• Soren – Sean Gautam
  • Charlotte – Karen Steffens

The Clansman of the Year Award is the most important award offered by The Clan Keith Society USA, Inc. an organization which celebrates and promotes Scottish Heritage.   Each year since 1986, this award is chosen by the President of the associaition and recognizes which Society member who has made the most contributions to the Society in the last year. The winner for 2022 is North Mecklenburg County Rotarian David Keith of Harrisburg, North Carolina.  David is the Convener for the Lake Norman Highland Games at Rural Hill in Huntersville, NC.  He is also a long time volunteer for the Loch Norman Games placing the signs for the event since the 1990’s and serves as a Director for The Clan Keith Society USA.  The award recipient was chosen by Past Rotary District 7680 District Governor Tom Smith of the Rotary Club of Charlotte South who is also the current President of The Clan Keith Society USA.  “I have the pleasure as President to select and make that award to someone who greatly assisted me in several ways this year.  David has worked with the Loch Norman Games for a number of years and has assisted and convened those games.  I proudly award The Clansman of the Year Award to David Keith.”  President Tom Smith, The Clan Keith Society USA, Inc.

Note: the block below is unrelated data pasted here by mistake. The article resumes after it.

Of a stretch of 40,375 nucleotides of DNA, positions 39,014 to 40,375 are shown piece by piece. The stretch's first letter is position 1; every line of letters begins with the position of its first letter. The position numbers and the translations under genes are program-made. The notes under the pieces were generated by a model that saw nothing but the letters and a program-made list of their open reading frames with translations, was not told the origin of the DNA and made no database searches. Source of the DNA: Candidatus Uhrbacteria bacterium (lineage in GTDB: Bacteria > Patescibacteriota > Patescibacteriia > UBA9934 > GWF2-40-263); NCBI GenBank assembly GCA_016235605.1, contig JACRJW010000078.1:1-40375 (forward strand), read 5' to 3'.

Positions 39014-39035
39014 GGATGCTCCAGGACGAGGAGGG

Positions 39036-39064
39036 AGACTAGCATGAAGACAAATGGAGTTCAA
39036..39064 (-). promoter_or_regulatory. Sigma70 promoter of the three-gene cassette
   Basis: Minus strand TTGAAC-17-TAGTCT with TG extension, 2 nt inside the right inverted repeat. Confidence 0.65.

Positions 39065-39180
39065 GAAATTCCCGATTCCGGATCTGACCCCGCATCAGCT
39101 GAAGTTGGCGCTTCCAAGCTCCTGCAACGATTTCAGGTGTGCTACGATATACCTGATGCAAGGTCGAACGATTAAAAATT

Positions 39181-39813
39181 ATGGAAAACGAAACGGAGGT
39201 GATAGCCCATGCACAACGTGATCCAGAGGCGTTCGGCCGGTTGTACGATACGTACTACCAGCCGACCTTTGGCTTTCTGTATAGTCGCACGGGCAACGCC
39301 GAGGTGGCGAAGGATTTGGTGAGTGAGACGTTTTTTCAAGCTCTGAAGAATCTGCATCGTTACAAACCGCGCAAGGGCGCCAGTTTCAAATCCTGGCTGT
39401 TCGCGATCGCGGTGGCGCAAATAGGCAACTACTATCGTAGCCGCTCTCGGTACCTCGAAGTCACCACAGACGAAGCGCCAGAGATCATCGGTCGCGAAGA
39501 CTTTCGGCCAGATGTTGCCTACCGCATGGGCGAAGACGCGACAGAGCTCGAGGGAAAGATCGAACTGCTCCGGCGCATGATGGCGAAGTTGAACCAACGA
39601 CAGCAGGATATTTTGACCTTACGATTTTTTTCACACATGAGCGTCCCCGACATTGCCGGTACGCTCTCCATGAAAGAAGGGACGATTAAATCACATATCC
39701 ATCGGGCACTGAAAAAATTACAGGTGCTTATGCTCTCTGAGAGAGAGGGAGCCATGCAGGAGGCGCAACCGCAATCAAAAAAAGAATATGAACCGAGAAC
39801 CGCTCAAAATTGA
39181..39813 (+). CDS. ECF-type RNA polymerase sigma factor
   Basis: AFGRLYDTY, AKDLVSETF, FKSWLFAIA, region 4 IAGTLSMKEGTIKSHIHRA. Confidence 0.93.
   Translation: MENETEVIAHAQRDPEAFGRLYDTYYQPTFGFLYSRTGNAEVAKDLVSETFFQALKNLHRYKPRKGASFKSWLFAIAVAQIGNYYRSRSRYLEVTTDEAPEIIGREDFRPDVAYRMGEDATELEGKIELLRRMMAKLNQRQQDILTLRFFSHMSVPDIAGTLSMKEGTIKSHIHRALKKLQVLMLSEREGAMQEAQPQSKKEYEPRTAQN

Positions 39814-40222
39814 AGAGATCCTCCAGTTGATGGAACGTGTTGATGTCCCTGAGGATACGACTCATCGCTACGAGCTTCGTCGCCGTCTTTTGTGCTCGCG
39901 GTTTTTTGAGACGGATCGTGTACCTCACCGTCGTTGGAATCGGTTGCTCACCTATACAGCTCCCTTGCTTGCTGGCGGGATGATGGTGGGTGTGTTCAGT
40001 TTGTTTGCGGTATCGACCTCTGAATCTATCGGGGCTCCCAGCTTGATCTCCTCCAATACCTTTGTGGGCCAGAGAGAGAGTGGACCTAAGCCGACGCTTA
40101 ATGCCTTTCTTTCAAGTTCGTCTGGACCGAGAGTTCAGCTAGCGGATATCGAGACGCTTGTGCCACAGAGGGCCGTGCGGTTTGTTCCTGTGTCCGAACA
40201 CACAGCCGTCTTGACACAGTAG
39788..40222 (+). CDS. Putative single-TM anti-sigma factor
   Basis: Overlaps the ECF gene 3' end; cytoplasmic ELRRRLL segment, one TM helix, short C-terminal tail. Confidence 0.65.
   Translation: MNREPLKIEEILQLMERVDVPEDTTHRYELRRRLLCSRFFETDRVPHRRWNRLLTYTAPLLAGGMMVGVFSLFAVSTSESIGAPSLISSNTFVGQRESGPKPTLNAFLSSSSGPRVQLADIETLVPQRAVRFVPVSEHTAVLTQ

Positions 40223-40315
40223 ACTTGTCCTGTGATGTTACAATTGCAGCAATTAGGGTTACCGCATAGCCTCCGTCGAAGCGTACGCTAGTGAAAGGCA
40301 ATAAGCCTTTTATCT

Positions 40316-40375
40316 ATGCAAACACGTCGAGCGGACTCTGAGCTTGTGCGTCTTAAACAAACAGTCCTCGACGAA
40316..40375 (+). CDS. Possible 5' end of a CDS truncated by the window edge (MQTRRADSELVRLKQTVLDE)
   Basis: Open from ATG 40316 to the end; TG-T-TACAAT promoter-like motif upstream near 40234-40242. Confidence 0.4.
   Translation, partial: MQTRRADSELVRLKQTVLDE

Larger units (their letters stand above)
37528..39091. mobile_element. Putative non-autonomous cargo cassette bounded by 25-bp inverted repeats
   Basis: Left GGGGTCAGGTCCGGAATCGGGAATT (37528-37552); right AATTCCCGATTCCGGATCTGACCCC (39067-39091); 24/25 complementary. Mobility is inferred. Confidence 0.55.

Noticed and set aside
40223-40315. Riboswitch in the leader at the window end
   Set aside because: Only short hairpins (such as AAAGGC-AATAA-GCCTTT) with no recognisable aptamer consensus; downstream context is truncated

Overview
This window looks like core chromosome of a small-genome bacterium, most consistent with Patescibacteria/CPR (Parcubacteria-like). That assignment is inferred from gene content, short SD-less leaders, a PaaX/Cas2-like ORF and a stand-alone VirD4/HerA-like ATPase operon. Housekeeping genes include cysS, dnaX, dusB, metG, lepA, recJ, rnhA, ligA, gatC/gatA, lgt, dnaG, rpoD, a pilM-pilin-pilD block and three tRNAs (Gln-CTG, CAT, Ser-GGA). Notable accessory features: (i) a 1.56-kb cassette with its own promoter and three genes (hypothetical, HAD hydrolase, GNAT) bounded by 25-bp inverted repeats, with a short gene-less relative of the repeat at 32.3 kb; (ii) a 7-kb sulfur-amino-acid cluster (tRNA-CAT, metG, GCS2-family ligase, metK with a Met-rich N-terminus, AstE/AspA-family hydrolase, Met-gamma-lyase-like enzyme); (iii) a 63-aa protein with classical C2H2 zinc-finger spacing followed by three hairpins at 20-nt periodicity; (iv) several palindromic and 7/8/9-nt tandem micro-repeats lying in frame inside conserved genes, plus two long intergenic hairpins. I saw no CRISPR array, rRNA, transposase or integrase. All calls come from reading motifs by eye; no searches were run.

District CART Chair PDG Luther Moore reports the District raised $64,000 last year (21-22) with the Rotary Club of Charlotte leading the way with $7,500. The goal for this year is $70,000

Last Year’s Results  $64,000 

Next Year’s Goal:     $70,000

Need a Speaker?
Luther is happy to come tell your club about CART.

In other news, Tiffany Ervin is the new Executive Director for CART. She previously served as VP of Public Image and is a Past District Governor from Rotary District 7670. Tiffany was selected following the retirement of Bill Shillito, who served our organization so wonderfully for many years. They are seen here with the passing of apparently, the official CART Tiki Torch. 

Tiffany has already begun working with the board of directors and other volunteers to elevate CART’s public awareness and fundraising efforts.

Need a Speaker?
If you’d like to schedule her for a presentation in your area, please contact her: tiffany@tiffanyervin.com

As we start the new Rotary year, I want to thank last years club and district leaders for their efforts toward Polio Eradication and wish to build on their success for upcoming year. As leaders of your club and our District, your efforts are key to our fundraising to eradicate this disease. Polio eradication has been Rotary’s number 1 goal for over 30 years and we are very close to finishing the job but your support and continued effort is needed to do so.

As of July 6,2022, there have been twelve (12) reported cases of wild polio, one (1) in Afghanistan and eleven (11) in Pakistan calendar year to date. The Pakistani cases have been in the Khyber Pakhtunkhwa province and efforts are underway to address that area. There was a total of six (6) cases reported world wide in 2021 Afghanistan four (4), Pakistan one (1) and Malawi one (1). There have been no reports of cases in Malawi or any part of Africa of wild polio this year. There are continuing reports of vaccine derived polio in Africa, Afghanistan and Pakistan, which are being addressed with a new more stable Type2 polio vaccine which was introduced last year.